verdict was. One of them said, "Finally."
Many former Qwest employees who lost their retirement savings
when the value of the company plummeted say they consider
themselves Nacchio's victims.
"What I wanted was a fair verdict. Nobody wants to wish jail on
anybody. I just was hoping our justice system would work and
give him a fair trial and from what I see in the press reports,
i believe that happened," said Barbara Wilcox, a U.S. West/Qwest
The case against Nacchio was filed after the government
investigated an accounting scandal at Denver-based Qwest shortly
after it acquired U S West, a primary telephone service provider
in 14 mostly Western and midwestern states.
The Securities and Exchange Commission has said Qwest falsely
reported fiber-optic capacity sales as recurring instead of
one-time revenue between April 1999 and March 2002, which forced
the company to restate $2.2 billion in revenue.
The SEC has a pending civil fraud lawsuit against Nacchio and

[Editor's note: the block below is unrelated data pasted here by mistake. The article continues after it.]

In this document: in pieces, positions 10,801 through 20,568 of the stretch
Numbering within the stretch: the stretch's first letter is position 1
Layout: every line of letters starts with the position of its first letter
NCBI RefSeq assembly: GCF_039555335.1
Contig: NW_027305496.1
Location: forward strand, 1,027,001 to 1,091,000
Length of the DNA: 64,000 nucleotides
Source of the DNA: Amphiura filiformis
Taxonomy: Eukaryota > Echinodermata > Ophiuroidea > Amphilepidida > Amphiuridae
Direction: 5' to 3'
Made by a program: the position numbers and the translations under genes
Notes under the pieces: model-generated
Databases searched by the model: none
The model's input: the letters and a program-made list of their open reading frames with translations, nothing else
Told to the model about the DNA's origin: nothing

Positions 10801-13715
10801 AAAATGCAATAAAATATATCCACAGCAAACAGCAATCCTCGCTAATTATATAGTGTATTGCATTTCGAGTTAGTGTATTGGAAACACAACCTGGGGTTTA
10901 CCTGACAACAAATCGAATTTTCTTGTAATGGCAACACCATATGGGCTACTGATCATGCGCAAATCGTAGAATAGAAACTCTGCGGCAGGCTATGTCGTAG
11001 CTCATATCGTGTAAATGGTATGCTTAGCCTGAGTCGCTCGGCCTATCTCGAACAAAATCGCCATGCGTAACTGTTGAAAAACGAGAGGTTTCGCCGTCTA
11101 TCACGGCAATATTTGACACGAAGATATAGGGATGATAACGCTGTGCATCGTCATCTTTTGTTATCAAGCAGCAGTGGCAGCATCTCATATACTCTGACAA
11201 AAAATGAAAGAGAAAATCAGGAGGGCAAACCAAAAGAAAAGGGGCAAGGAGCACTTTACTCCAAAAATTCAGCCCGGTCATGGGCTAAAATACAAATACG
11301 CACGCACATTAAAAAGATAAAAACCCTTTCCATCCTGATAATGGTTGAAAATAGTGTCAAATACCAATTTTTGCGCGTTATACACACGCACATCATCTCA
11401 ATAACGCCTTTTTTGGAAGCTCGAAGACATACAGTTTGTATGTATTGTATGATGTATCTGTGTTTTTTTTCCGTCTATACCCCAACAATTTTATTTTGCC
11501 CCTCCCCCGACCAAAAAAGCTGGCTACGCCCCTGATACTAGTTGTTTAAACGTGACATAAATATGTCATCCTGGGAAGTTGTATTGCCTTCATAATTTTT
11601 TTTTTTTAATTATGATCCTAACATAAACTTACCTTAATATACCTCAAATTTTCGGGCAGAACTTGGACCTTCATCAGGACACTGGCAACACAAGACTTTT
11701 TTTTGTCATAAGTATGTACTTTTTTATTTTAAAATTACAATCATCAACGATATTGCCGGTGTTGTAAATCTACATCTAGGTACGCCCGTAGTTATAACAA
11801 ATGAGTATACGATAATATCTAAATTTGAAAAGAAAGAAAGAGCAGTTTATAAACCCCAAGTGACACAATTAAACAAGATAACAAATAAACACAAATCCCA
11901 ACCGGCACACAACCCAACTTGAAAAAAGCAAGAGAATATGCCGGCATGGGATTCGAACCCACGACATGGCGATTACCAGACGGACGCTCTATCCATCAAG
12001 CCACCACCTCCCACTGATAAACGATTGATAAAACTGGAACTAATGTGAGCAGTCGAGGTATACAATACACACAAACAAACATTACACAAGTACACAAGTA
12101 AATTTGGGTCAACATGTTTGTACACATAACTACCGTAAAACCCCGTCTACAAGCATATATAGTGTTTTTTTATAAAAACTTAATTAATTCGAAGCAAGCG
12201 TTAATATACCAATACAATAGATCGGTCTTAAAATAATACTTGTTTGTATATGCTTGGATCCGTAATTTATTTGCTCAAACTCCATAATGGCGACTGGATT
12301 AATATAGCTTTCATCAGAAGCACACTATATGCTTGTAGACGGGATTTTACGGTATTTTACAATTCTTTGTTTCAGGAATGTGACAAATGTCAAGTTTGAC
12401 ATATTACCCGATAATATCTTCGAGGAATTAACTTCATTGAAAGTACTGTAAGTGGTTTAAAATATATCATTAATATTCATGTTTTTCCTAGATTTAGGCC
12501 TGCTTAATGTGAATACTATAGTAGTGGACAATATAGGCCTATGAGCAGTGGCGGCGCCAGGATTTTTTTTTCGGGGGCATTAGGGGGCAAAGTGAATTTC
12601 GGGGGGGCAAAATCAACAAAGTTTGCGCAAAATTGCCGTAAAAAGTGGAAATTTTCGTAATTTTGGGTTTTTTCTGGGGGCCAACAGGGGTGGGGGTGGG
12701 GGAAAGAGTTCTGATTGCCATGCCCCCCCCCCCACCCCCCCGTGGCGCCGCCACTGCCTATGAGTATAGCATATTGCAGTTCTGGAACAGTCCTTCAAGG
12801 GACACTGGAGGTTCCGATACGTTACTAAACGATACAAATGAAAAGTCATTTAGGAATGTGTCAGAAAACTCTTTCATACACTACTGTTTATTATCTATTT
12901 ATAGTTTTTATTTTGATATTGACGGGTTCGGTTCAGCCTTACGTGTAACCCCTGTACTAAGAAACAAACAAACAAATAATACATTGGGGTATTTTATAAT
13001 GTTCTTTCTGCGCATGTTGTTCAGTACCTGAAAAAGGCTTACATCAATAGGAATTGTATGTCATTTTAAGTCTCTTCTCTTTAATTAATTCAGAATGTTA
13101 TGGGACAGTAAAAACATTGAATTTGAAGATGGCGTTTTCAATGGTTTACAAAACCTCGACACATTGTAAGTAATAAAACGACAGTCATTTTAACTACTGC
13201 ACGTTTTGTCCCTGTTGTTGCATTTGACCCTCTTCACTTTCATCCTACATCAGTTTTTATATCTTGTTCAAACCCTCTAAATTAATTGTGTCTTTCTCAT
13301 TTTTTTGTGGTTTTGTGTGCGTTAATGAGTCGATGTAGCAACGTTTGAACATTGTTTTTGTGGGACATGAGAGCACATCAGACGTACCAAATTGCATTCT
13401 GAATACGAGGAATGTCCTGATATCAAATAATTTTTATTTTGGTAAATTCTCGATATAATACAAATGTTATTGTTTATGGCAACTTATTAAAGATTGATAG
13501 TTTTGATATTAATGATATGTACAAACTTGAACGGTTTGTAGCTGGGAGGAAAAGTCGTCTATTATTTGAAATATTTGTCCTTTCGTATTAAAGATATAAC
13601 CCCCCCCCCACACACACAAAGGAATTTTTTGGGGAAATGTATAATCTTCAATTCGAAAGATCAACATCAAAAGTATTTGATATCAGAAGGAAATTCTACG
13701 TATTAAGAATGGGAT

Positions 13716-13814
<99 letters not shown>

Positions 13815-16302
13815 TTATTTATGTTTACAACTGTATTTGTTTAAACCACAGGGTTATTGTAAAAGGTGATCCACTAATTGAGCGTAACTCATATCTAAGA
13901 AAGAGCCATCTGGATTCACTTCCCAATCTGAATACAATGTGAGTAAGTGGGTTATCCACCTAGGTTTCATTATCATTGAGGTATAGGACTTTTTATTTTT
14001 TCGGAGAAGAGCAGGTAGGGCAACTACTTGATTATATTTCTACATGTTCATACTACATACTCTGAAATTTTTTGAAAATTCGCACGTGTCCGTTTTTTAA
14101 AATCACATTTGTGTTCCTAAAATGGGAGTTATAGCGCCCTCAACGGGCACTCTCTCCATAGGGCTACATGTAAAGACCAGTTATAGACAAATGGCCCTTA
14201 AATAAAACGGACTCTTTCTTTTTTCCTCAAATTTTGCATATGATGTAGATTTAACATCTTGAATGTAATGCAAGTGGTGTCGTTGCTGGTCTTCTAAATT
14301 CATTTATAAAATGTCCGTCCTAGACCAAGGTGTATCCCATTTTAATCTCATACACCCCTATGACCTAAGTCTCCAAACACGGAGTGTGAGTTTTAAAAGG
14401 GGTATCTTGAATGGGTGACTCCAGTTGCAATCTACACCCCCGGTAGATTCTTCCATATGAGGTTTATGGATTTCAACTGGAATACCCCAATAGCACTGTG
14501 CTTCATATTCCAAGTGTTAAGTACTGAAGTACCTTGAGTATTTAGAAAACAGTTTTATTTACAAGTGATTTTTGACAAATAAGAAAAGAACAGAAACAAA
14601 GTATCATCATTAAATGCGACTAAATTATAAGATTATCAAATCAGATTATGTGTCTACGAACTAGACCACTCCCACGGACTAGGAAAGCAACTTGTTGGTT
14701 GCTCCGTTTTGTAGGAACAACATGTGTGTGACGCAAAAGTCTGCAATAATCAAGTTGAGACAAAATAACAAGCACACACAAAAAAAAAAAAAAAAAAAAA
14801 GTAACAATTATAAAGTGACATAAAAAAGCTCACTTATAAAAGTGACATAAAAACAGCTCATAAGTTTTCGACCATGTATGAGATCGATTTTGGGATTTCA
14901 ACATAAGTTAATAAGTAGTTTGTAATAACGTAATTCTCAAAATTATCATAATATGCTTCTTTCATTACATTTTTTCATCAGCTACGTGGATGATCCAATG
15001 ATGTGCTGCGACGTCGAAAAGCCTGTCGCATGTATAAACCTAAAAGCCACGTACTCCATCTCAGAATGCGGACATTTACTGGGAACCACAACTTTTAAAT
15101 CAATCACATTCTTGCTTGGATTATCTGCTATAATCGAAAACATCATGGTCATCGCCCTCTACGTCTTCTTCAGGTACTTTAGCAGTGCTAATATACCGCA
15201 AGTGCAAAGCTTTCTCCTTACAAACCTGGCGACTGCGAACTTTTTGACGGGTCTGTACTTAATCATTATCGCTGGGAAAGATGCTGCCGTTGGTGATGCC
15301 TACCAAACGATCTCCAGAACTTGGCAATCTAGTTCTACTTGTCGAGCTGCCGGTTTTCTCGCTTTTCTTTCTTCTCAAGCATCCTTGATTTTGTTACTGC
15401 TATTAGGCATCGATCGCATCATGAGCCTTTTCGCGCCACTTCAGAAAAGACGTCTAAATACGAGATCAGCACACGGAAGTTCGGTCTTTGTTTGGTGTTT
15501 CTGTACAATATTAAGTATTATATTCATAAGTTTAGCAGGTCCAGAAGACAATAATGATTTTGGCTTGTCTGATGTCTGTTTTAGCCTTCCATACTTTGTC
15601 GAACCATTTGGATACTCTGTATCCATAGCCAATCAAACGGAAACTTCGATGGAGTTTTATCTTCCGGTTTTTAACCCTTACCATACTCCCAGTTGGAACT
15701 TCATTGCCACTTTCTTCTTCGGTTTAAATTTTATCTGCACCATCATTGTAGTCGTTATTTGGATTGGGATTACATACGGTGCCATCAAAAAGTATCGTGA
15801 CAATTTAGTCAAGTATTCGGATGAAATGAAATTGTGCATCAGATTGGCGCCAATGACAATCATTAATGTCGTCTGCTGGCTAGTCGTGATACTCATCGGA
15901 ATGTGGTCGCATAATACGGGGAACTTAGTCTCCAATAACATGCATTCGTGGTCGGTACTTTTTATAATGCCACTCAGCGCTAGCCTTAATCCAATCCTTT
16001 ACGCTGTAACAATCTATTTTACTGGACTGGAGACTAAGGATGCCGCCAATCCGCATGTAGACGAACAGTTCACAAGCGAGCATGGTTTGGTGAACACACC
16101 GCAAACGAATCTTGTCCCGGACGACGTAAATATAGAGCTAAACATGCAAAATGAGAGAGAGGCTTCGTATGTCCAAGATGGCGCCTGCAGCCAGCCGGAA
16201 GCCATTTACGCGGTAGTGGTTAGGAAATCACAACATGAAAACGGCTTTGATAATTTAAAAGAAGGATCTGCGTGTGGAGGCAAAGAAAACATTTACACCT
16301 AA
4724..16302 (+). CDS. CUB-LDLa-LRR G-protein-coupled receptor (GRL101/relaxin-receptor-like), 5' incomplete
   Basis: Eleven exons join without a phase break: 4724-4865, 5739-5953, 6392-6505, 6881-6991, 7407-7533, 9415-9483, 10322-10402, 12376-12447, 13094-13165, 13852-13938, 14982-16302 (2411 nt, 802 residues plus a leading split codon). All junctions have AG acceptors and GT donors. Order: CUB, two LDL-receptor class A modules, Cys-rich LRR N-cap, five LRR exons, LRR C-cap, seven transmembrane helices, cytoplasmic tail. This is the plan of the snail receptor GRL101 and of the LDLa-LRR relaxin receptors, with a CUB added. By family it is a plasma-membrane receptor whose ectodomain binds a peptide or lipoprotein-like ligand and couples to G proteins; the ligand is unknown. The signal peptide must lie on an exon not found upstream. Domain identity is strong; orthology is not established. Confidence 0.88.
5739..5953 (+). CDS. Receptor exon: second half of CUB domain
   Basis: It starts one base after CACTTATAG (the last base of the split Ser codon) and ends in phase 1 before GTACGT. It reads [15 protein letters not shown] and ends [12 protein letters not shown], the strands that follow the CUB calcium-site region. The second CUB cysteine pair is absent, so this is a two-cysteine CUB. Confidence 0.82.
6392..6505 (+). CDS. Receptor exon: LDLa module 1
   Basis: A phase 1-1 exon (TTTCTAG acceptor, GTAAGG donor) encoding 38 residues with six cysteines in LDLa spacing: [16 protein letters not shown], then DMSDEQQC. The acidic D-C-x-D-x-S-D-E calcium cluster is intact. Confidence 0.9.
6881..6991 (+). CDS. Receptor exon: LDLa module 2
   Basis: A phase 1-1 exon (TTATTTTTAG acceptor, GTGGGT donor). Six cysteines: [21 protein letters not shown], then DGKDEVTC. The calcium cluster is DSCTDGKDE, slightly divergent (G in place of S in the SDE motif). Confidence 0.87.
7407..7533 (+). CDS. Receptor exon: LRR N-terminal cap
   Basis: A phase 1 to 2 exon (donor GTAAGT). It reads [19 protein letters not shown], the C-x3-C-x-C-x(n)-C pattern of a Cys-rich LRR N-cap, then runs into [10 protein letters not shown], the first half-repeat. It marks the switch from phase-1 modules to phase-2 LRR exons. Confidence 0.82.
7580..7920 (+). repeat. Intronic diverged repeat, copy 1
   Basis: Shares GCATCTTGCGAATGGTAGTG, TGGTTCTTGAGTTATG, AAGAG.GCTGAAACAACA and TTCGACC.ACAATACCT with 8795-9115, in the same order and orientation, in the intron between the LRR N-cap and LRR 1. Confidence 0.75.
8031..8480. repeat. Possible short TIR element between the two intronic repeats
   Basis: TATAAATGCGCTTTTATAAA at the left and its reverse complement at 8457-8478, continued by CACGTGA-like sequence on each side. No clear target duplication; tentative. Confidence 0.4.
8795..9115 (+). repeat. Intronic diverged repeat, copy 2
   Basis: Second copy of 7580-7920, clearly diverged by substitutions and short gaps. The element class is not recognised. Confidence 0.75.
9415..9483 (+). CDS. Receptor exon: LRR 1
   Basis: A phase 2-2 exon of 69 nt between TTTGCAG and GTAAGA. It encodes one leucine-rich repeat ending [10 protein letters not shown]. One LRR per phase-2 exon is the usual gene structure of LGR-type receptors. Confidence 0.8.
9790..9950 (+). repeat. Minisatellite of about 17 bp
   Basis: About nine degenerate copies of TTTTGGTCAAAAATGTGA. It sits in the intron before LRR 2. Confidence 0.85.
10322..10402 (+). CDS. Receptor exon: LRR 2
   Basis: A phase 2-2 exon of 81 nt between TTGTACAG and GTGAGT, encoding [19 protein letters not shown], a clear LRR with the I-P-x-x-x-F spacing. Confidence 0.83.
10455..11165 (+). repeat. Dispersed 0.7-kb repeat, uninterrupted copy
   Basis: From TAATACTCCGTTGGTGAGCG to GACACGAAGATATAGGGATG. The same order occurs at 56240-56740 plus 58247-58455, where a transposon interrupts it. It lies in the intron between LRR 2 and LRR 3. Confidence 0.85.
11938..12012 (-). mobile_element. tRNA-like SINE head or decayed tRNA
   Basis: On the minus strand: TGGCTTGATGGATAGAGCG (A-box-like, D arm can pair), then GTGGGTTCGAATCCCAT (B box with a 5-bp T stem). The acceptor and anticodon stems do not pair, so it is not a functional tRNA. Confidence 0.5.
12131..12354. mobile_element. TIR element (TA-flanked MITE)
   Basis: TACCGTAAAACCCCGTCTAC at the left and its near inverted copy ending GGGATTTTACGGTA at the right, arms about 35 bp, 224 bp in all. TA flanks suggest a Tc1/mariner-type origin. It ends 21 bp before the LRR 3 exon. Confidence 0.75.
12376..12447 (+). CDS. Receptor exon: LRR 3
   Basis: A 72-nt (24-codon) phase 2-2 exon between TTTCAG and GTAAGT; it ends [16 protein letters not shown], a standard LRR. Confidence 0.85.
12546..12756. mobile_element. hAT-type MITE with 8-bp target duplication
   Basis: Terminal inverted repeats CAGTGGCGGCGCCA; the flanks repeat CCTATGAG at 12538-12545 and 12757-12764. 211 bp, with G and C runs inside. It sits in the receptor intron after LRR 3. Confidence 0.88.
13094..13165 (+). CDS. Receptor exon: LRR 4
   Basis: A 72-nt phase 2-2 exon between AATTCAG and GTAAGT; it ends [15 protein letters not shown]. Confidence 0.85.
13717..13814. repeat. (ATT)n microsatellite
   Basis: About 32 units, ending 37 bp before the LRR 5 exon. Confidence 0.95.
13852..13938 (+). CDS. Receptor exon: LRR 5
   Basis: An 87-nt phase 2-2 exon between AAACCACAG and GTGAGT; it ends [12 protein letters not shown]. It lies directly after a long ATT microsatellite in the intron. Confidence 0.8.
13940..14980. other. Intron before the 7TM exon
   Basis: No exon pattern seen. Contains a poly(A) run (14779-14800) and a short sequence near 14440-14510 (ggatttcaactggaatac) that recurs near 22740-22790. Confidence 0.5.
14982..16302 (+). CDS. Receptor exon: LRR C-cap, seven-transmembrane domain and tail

other one-time executives at Qwest.
Prosecutors wove a circumstantial case based on the testimony of
those who worked closely with Nacchio - a former company
president, a one-time chief financial officer, an investor
relations executive and business unit managers.
Most testified either under grants of immunity in exchange for
cooperation or after pleading guilty to a crime, saying they
repeatedly warned Nacchio Qwest would not meet aggressive
financial targets for 2001 without relying heavily on revenue
from one-time sales. That revenue came from a waning market.
Despite their warnings, Nacchio refused to lower forecasts and
did not tell the public how much one-time revenue was included
in earnings, the witnesses said.
Nacchio's attorneys narrowly tailored their defense, arguing the
ambitious entrepreneur believed Qwest would succeed despite the
warnings. They said Nacchio had to sell the shares under terms
of his employment contract, particularly 350,000 growth shares
sold in early January 2001 for a little more than $14 million,
because the company chose to give him shares instead of cash he
Before trial, defense attorneys argued Nacchio, through his
membership on two government panels, was alone among Qwest
executives who knew the company could receive lucrative
contracts from clandestine government agencies. At trial,
attorneys didn't present any direct evidence about classified
Nacchio's defense presented just three witnesses. Qwest founder
Phil Anschutz and a Roman Catholic abbot testified Nacchio
wanted to resign in January 2001 to remain in New Jersey with
his family after a son attempted suicide.
The third witness was Daniel Fischel, an author and Northwestern